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Menopause and IBS: Everything You Need to Know

If you’re a woman experiencing perimenopause or menopause alongside IBS, you might be familiar with a range of unpredictable symptoms. These include abdominal pain, bloating, changes in bowel habits, and mood swings. 

These symptoms can range in severity and greatly affect everyday life.

The aim of this article is to delve into the link between menopause and IBS and provide you with practical, proven methods to help you manage digestive symptoms.

So let’s jump right in with the question we all want to know.

Does Menopause Cause Irritable Bowel Syndrome?

Menopause and Irritable Bowel Syndrome (IBS) are complex conditions. Menopause doesn’t directly cause IBS, and IBS isn’t a symptom of menopause.

However, menopause can make IBS symptoms more intense for some women.

Does Menopause Affect IBS?

Indeed, research shows that fluctuating hormones during menopause can worsen IBS symptoms for some women

While the exact connection between menopause and IBS is still unknown, various theories exist regarding why menopause can trigger or intensify IBS symptoms.

Understanding Theories and How to Manage IBS:

Continue reading as we explain these theories and talk more about ways to manage symptoms that could work for you.

What is Menopause?

Understanding Menopause

Let’s start with the basics, menopause is a natural process that marks the end of a woman’s menstrual cycle. It is officially diagnosed after a woman has gone 12 consecutive months without a period. This typically occurs between the ages of 45 and 55, with the average age being 51.

Hormonal changes

During menopause, the ovaries stop producing oestrogen and progesterone, leading to a variety of physical and emotional changes. These changes can include hot flushes, night sweats, mood swings, and changes in libido, weight gain to name a few.

What is IBS?

Understanding Irritable Bowel Syndrome (IBS)

Irritable bowel syndrome (IBS) is a widespread digestive problem. It’s known as functional gastrointestinal disorder which is a type of disorder that impacts the large intestine and involves various digestive symptoms such as

  • Abdominal pain
  • Bloating
  • Constipation
  • Diarrhoea
  • Wind
  • Reflux
  • Constipation and Diarrhoea
  • Urgency
  • Nausea
  • Gurgling

IBS is a chronic condition, meaning it is ongoing and can last for years or even a lifetime and symptom severity can vary from person to person.

It’s important to remember that other conditions can cause these symptoms too, so you should see a healthcare professional for a correct diagnosis if your bowel habits change.

Potential Causes of IBS

The exact cause of IBS isn’t known, but it’s thought to involve factors like unusual muscle movements in the intestines, inflammation, and changes in the gut bacteria.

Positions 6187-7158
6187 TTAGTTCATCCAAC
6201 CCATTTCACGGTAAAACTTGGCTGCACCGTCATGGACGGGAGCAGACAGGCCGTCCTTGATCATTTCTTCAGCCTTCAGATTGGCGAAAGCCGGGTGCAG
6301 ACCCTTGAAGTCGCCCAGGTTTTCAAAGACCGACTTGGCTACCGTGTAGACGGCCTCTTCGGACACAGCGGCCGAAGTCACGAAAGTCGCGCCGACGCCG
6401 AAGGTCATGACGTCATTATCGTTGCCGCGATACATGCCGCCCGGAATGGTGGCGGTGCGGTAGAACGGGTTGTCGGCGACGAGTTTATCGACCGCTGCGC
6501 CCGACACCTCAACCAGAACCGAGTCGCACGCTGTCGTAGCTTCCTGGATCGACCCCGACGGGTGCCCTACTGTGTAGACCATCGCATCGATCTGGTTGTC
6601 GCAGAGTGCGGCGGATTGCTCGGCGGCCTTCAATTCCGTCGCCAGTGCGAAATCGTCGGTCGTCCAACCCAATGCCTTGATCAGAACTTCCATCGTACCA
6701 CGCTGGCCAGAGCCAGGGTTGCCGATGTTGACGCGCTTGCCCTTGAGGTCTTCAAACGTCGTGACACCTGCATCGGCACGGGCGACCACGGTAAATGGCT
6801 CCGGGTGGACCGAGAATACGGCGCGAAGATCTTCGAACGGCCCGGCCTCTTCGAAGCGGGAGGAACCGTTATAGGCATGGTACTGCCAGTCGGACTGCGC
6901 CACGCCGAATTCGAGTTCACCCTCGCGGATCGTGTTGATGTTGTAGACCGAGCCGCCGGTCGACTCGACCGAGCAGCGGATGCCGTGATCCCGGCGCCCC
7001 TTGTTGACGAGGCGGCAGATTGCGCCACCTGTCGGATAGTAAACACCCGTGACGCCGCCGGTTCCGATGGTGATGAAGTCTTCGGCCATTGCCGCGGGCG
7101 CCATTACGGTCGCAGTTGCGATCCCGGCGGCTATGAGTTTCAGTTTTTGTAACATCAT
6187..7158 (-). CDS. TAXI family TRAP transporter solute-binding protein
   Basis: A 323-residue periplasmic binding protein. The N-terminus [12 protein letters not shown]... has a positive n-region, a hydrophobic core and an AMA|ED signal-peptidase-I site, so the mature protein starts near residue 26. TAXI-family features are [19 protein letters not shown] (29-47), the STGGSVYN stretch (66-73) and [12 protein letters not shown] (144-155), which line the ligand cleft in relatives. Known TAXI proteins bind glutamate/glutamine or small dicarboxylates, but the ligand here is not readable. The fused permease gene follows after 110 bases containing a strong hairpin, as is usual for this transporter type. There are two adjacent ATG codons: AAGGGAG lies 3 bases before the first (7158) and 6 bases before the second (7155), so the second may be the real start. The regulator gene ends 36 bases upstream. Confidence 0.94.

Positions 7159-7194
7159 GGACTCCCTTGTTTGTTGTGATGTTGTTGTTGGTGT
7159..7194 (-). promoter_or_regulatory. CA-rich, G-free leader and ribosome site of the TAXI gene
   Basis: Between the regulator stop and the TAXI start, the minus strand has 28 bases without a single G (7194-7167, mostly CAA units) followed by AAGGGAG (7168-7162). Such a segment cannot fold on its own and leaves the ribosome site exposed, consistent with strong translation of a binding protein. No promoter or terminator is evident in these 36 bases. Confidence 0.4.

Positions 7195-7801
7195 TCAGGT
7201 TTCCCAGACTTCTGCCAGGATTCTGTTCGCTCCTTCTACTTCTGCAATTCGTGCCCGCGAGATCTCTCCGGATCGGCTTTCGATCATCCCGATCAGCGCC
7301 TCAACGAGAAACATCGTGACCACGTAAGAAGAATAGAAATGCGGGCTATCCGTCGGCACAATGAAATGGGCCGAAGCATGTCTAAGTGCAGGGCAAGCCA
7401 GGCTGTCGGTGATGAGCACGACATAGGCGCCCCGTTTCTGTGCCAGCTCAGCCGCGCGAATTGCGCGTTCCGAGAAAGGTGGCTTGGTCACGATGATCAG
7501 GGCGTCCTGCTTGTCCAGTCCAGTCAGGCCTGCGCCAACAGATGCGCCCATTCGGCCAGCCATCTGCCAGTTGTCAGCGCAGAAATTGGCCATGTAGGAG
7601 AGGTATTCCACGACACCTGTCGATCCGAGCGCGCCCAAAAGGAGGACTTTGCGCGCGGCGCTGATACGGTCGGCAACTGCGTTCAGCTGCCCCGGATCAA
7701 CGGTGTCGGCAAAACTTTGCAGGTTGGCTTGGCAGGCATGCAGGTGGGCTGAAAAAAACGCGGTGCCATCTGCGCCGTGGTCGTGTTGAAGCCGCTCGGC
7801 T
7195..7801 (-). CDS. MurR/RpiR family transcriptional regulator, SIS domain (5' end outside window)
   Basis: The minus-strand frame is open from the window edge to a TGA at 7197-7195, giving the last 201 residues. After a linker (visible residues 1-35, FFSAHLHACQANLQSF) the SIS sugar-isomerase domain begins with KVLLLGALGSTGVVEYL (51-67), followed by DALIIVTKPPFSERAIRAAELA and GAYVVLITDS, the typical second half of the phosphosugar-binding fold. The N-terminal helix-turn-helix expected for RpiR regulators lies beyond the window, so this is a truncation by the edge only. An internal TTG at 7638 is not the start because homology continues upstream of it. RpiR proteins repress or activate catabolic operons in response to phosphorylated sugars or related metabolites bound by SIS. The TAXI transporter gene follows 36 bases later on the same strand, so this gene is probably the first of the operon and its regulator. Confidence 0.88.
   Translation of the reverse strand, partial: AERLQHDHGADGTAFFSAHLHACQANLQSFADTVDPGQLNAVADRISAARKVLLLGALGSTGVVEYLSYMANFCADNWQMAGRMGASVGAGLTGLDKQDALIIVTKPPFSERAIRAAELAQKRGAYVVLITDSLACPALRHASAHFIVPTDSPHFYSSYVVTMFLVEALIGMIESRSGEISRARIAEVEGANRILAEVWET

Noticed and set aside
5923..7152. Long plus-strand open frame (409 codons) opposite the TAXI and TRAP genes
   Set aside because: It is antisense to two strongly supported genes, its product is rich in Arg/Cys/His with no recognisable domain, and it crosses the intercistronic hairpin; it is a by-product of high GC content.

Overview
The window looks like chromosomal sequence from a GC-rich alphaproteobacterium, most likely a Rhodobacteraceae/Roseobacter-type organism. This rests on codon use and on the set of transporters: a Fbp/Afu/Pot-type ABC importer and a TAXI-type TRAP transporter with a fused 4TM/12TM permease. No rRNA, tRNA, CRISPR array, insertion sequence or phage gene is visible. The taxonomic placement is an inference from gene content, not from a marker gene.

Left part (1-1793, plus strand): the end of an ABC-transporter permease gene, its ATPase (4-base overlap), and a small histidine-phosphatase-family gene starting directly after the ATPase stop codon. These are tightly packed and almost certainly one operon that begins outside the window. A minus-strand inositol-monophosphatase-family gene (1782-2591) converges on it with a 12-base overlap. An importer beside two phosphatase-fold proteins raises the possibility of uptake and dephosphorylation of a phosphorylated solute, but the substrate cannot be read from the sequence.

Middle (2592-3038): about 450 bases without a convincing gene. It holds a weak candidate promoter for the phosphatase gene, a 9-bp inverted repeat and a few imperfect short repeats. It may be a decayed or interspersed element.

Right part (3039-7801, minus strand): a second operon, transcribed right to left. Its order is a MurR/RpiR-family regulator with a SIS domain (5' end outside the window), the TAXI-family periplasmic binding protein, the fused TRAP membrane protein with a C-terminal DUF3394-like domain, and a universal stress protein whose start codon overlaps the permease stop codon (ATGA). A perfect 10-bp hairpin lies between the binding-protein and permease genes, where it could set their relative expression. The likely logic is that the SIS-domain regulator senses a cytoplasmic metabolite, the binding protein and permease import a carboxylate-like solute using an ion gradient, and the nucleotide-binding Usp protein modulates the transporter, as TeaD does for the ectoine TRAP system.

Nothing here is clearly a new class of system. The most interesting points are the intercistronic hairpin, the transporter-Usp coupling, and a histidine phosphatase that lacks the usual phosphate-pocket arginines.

Investigating How Menopause and IBS May Be Connected

Theory 1: Gut Microbiome Changes

One idea is that the drop in oestrogen levels during menopause might change the mix of gut bacteria. This imbalance in the digestive tract’s microorganisms could cause digestive problems.

Theory 2: Muscular Changes in the Digestive Tract

Another theory suggests that lower oestrogen levels might affect the digestive tract’s muscles, leading to unusual contractions that could cause IBS symptoms.

Theory 3: Lifestyle and Dietary Changes

Menopause often leads to changes in lifestyle and diet, including changes in appetite, weight fluctuations, and less physical activity. These changes can affect digestion and worsen IBS symptoms.

Continued Research and Understanding

Although these theories offer insight into how menopause and IBS might be connected, more research is needed to fully understand the complex relationship between these two health issues.

Now, let’s discuss practical diet and lifestyle strategies that may help manage symptoms.

Effective Ways to Manage IBS During Menopause: Focusing on Gut Health

Although there’s no complete cure for IBS, using different strategies can ease symptoms and improve gut health during menopause. 

Let’s look at dietary and lifestyle adjustments.

Dietary and Lifestyle Adjustments

  • Adjusting your diet and lifestyle is key to controlling IBS symptoms. Here are some suggestions:
  • Eat smaller, frequent meals to reduce digestive discomfort.
  • Avoid foods that trigger your IBS, like alcohol, lactose, caffeine, and spicy foods.
  • Slowly increase fibre in your diet to help with regular bowel movements if you are struggling with constipation.
  • Drink lots of water to stay hydrated.
  • Exercise regularly to improve overall health and digestion.
  • Use stress-reduction techniques, such as meditation or yoga, to lower stress levels which can affect IBS.
  • By making these diet and lifestyle changes, you can manage IBS symptoms more effectively.

After implementing the initial diet and lifestyle modifications, menopausal women may find further benefits in exploring the Low FODMAP Diet as a supplementary strategy for additional relief from gastrointestinal discomfort.

Navigating Menopause and IBS: Exploring the Low FODMAP Diet

The Low FODMAP Diet is a promising way to reduce digestive discomfort and find out which foods cause problems if first line advice has not worked and you are struggling with IBS and symptoms of bloating and diarrhoea. 

What is the Low FODMAP Diet?

FODMAPs, which stands for Fermentable Oligosaccharides, Disaccharides, Monosaccharides, and Polyols, are types of carbohydrates that are poorly absorbed in the small intestine. 

These indigestible sugars can ferment in the gut, leading to symptoms such as bloating, gas, and abdominal pain, particularly in individuals with IBS.

How Does the Low FODMAP Diet Work?

The Low FODMAP Diet involves reducing or eliminating high-FODMAP foods from the diet for a period of time, typically under the guidance of a healthcare professional or a registered dietitian. 

By reducing the intake of these fermentable carbohydrates, individuals may experience a reduction in IBS symptoms, such as bloating and discomfort.

Linking the Low FODMAP Diet with Menopause

During menopause, hormone changes can make IBS symptoms worse, making it harder to manage them.